That is very interesting. Sounds very domain-specific though, I wonder how, or if, it could be generalized? Then again, on second thought, certain parts of the "schedule" part do seem pretty general. D would be a perfect language for this. It'd be cool to port it and demonstrate that an embedded language wouldn't be needed in D. It doesn't sound *too* far off from D ranges and std.parallelize. I think I'm gonna have to find a printer and kill a tree to actually read through that whitepaper, though. I don't understand why academic folk people still insist on putting electronic documents in paged *multi-column* form. PDF or not, it makes no sense, and only makes it awkward (at best) to read. This isn't 1970.
Sep 09 2012
prev sibling parent Guillaume Chatelet <chatelet.guillaume gmail.com> writes:
On 09/09/12 19:36, renoX wrote:
 Hello,
 
 one common issue when you optimize code is that the code becomes
 difficult to read/maintain, but if you're trying to process images there
 may be hope: Halide is a DSL (currently embedded in C++) which keep the
 algorithm and the "optimization recipe"(schedule) separated AND the
 performance can be similar to hand-optimized C++ code.
 
 You can read more about Halide here: http://halide-lang.org/
 
 Regards,
 renoX
 
 PS: I'm not related at all with the Halide's developers but I thought
 this is an interesting topic.

I was about to tell about Halide in D's forum : perfect timing :) Halide has been announced just before siggraph 2012 (august). I think they really spotted the caveats of current Image Processing frameworks. But I'm unsure it can address all IP problems ( graph based images are out for instance ) and how the optimization part composes with the actual composition of functions. As bearophile told the automatic optimization problem is still quite open and it's not been tackled in this paper. So they decided to rely on the expert to then specify the optimization part in a dedicated language. They call this phase _the schedule_. The schedule language is very terse and allows experts to try a lot of different designs without rewriting the algorithm, quickly converging to an efficient solution for a particular hardware. The optimizations proposed by the framework ranges from 'compute once this subdomain and reuse' to 'inline everything'. The former is good when there is some redundant calculations ( as for spatial filters ), the later is better when it's just a pixel wise pipeline. Also because of bandwidth limitations it's often more interesting to trade computation against locality and better performance can be achieved by actually recomputing data. I do recommend anyone interested in image processing or data crunching to look at this project. For the moment they can process and let you optimize data pipelines up to four dimensions. The only issue is that optimal performance will be achieved only for a particular hardware (GPU and CPU schedules are completely different), there is no automatic optimization at runtime yet. But I'm sure the schedules produced by expert will soon lead to heuristics enabling self optimizing algorithms ( genetic algorithms anyone ? ) There is already a Python binding and I'm sure it'll be very easy to add a D one. The DSL basically builds an AST at runtime which is JIT compiled to machine code. -- Guillaume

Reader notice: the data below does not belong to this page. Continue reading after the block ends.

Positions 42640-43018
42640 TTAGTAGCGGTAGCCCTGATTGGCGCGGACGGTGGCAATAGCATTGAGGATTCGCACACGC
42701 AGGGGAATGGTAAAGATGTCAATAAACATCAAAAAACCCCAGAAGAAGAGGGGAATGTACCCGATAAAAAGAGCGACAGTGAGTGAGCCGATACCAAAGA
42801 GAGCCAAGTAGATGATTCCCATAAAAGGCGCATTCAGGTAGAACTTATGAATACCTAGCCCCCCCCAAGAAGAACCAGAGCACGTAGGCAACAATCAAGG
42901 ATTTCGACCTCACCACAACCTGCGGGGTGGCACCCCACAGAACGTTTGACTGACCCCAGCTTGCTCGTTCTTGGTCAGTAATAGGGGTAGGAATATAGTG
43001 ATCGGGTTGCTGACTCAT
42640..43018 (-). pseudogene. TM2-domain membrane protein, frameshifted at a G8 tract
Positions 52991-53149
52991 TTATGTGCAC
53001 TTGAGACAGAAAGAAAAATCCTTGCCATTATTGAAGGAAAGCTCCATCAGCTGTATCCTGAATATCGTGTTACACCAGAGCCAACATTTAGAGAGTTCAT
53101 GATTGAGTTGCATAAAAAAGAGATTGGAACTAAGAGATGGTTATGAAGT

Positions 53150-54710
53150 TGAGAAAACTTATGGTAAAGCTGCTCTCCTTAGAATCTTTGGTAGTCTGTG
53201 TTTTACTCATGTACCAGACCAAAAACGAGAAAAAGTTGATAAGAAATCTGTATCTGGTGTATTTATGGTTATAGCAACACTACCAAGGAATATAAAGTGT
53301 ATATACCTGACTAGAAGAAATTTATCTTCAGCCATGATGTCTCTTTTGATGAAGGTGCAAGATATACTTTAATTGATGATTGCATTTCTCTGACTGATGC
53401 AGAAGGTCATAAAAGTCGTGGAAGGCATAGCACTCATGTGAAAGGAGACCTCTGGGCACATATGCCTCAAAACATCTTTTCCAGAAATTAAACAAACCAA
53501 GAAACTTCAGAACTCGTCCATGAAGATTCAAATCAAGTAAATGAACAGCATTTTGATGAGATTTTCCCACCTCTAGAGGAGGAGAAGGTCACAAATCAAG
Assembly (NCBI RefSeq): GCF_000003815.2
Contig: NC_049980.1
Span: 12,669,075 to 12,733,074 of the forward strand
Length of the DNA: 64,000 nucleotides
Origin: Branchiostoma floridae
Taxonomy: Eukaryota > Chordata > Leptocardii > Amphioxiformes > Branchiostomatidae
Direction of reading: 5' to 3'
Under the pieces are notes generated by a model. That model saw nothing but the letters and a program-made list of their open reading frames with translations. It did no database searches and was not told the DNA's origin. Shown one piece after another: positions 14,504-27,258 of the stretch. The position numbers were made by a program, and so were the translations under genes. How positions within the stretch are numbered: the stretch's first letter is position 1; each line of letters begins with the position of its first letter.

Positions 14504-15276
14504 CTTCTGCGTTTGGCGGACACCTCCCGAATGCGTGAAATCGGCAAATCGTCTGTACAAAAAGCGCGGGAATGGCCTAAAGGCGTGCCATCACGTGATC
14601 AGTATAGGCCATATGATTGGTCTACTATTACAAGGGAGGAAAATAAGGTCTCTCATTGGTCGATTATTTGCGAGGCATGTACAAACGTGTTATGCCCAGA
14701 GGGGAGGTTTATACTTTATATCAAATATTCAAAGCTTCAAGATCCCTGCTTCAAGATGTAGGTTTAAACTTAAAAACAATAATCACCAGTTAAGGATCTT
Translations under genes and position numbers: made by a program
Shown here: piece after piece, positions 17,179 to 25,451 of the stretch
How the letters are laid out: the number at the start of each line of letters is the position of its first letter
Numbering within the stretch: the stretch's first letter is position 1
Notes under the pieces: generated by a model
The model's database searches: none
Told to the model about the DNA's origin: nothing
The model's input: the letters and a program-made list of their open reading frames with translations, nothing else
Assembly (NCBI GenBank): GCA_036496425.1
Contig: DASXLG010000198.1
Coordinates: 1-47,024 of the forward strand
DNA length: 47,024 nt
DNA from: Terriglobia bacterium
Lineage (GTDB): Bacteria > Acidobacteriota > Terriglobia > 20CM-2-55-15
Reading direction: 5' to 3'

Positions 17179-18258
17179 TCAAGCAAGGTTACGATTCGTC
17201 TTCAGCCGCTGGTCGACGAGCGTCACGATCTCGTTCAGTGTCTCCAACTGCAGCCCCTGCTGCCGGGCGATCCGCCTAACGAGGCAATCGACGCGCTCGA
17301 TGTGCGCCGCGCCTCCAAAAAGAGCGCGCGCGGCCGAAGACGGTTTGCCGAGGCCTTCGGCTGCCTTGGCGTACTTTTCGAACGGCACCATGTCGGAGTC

Sep 09 2012